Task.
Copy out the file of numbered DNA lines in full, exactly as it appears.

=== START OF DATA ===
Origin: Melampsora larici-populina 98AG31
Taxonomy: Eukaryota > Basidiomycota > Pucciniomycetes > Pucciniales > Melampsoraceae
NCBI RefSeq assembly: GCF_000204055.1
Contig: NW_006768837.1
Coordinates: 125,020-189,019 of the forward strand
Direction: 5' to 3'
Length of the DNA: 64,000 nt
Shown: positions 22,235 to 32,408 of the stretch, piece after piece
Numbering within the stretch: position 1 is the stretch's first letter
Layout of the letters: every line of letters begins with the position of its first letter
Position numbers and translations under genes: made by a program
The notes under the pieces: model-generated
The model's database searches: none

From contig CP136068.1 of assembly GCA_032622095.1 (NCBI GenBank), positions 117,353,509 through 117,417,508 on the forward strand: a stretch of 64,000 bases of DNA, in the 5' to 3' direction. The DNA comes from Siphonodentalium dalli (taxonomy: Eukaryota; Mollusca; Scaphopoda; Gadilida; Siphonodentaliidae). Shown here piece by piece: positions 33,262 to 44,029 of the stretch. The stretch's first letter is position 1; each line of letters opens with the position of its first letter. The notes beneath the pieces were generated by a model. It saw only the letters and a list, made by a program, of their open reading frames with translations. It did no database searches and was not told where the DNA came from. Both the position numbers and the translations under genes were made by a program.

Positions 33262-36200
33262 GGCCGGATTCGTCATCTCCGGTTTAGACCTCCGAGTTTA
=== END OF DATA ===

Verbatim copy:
Origin: Melampsora larici-populina 98AG31
Taxonomy: Eukaryota > Basidiomycota > Pucciniomycetes > Pucciniales > Melampsoraceae
NCBI RefSeq assembly: GCF_000204055.1
Contig: NW_006768837.1
Coordinates: 125,020-189,019 of the forward strand
Direction: 5' to 3'
Length of the DNA: 64,000 nt
Shown: positions 22,235 to 32,408 of the stretch, piece after piece
Numbering within the stretch: position 1 is the stretch's first letter
Layout of the letters: every line of letters begins with the position of its first letter
Position numbers and translations under genes: made by a program
The notes under the pieces: model-generated
The model's database searches: none

From contig CP136068.1 of assembly GCA_032622095.1 (NCBI GenBank), positions 117,353,509 through 117,417,508 on the forward strand: a stretch of 64,000 bases of DNA, in the 5' to 3' direction. The DNA comes from Siphonodentalium dalli (taxonomy: Eukaryota; Mollusca; Scaphopoda; Gadilida; Siphonodentaliidae). Shown here piece by piece: positions 33,262 to 44,029 of the stretch. The stretch's first letter is position 1; each line of letters opens with the position of its first letter. The notes beneath the pieces were generated by a model. It saw only the letters and a list, made by a program, of their open reading frames with translations. It did no database searches and was not told where the DNA came from. Both the position numbers and the translations under genes were made by a program.

Positions 33262-36200
33262 GGCCGGATTCGTCATCTCCGGTTTAGACCTCCGAGTTTA